A PDRP may be approved by Nursing Council as meeting the requirements for a practising certificate. The Regional PDRP was granted approval by Nursing Council of New Zealand in June 2006. Any nurse successful on this PDRP will not be audited by Council as s/he will already be deemed "competent" by Nursing Council.
The differences between PDRP and NCNZ audit are many. The PDRP exists to:
Nursing Council is the statutory authority that governs the practice of nurses. The HPCA Act (2003) requires the Council to ensure the continuing competence of practitioners to protect public safety. Therefore competence evaluation is carried out through 5% random audit of nurses per annum. Council is legally obliged under the Act to monitor and audit competence. If the nurse audited has not provided sufficient evidence, Council will request that further evidence is supplied within a few weeks of notification before the annual practising certificate can be issued.
On the other hand, PDRP is an organisational programme that recognises and rewards the valuable contributions of our nurses to patient care outcomes. It offers support for nurses to demonstrate their level of practice on level 2 (Competent), level 3 (Proficient), level 4 (Expert) or Accomplished levels, in addition to providing exemption from Council’s audit processes. The level 2 (competent) is therefore very closely aligned to Council’s audit processes with only minimal differences.
In assessing competencies, feedback and encouragement is given to nurses submitting portfolios. If an applicant has not yet met the requirements of the level applied for, a supportive development plan is given. The goal of PDRP is to have nurses achieve and applicants regularly feedback how helpful the PDRP process has been.
It is vital to feel valued and appreciated for the important work nurses do. The PDRP is an excellent tool to provide individualised direct feedback on their nursing practice.
No, it is open to all who can demonstrate the criteria for each level have been met.
No, however proving competency to Nursing Council is and this is certainly a productive way to do so. You will also receive individual feedback.
Click here for Applications to become an assessor; Applicants will require a letter of support from their line managers and/or Directors of Nursing. Assessors are trained to the NZ Qualifications Unit Standard 4098 for assessors by NorthTec. This training programme has been used by most DHBs nationally and has been found to be satisfactory. There is a moderation process to ensure consistency of assessor decisions.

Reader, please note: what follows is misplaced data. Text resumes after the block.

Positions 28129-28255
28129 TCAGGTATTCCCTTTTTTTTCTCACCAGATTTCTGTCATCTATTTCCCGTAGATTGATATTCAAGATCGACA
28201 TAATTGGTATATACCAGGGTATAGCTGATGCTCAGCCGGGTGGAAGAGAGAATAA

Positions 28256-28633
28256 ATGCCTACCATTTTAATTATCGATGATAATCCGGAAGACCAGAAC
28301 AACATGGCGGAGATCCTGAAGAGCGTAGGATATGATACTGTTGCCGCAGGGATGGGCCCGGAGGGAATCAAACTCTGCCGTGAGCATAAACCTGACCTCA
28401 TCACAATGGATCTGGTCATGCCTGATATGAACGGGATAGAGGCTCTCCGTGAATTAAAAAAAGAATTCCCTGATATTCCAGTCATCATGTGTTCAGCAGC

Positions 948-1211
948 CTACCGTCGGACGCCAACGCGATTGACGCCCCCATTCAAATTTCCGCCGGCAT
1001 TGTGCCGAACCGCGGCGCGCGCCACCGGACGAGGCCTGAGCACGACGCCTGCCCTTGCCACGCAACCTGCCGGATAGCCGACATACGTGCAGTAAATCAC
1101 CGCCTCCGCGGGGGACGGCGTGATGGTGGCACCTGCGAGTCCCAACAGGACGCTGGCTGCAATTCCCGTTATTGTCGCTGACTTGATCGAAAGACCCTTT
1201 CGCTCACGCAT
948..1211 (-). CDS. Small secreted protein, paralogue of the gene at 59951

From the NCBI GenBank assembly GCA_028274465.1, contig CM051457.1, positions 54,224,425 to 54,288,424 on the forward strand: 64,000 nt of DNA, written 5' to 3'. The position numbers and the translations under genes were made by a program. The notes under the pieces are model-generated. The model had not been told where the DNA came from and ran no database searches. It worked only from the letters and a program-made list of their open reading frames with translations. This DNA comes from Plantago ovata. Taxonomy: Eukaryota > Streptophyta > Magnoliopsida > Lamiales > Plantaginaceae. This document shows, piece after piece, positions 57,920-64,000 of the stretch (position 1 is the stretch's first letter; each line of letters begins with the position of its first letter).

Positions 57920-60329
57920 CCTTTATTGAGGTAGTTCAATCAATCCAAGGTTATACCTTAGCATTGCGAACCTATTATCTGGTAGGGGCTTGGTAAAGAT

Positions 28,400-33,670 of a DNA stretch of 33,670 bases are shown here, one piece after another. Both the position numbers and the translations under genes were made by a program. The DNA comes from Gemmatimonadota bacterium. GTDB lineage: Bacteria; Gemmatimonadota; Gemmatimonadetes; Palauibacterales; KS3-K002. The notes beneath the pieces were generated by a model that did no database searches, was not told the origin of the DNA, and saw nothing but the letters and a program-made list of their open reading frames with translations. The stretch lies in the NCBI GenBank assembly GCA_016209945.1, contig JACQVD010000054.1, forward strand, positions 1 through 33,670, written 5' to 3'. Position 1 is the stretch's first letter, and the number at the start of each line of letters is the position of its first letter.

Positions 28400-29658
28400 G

This level is sufficiently difficult in order to indicate that the expert level is a level which shows skill and expertise and as such is to be valued. The criteria set is consistent with national standards in other DHB programmes and complies with the national framework for PDRPs as per the MECA settlement. Criteria at the expert level is challenging and has been selected to differentiate expertise.
The process should take no longer than eight weeks from the date of submission, however, there are occasions where it may take longer, in which case you are notified that this is the case.
A PDRP is valid for 3 years once achieved.
This does not stop you from joining the PDRP.
Postgraduate education is set at Level 8 and must be relevant to the area of practise. Postgraduate certificates, diplomas and Masters Degrees all meet this requirement.
The educational equivalence option reduces barriers for many nurses who have not had access to Level 8 education but who have achieved the equivalent knowledge, skills and attributes through other pathways. Nurses who have not done Level 8 education who plan to submit at Expert level would be required to supply evidence on professional activities that impact on practice at level 4. Consider: What professional development activities have you used to effect change in your area of practice and how have you implemented this and measured improvement?
Read the criteria for the levels and decide which level your practice sits at. If you are not sure, you can discuss this with a trusted colleague, or a CNM.
Enter the PDRP at whatever level you feel you meet, remembering that you must show evidence required to meet that level.
There is ongoing education around this process and a template is available that lists helpful phrases you may wish to view. Remember that under the new guidelines peer reviews are only necessary if the performance appraisal provides insufficient evidence or you do not have a nurse as a line manager.
Staff working on preparing their portfolio or maintaining their skill levels associated with PDRP may require additional time to undertake research or study associated with the PDRP depending on your Employee Agreement. This may be negotiated with your CNM or DoN. For DHB staff please refer to the DHB/NZNO MECA (or other agreement) which outlines additional leave requirements or discuss with your CNM. DHB staff may also check their intranet for study leave requirements.
Nursing Council of New Zealand has recently issued new requirements regarding reflection on professional development activities.
Evidence of professional development hours (a minimum of 60 hours in the last three years) must be verified by your employer or nurse educator. This must also include a summary of the actual hours, signed by your employer or educator to confirm your participation. This person is to include his or her name, designation, address and phone number.
Council expects you to provide an overall statement of your learning, including three key activities you attended within the last three years Of these three key activities, you must explain what you did, what you learned and how each activity affirmed or influenced your practice. This information must be included within your PDRP portfolio. A template for professional development is available under Forms, Templates & Guidelines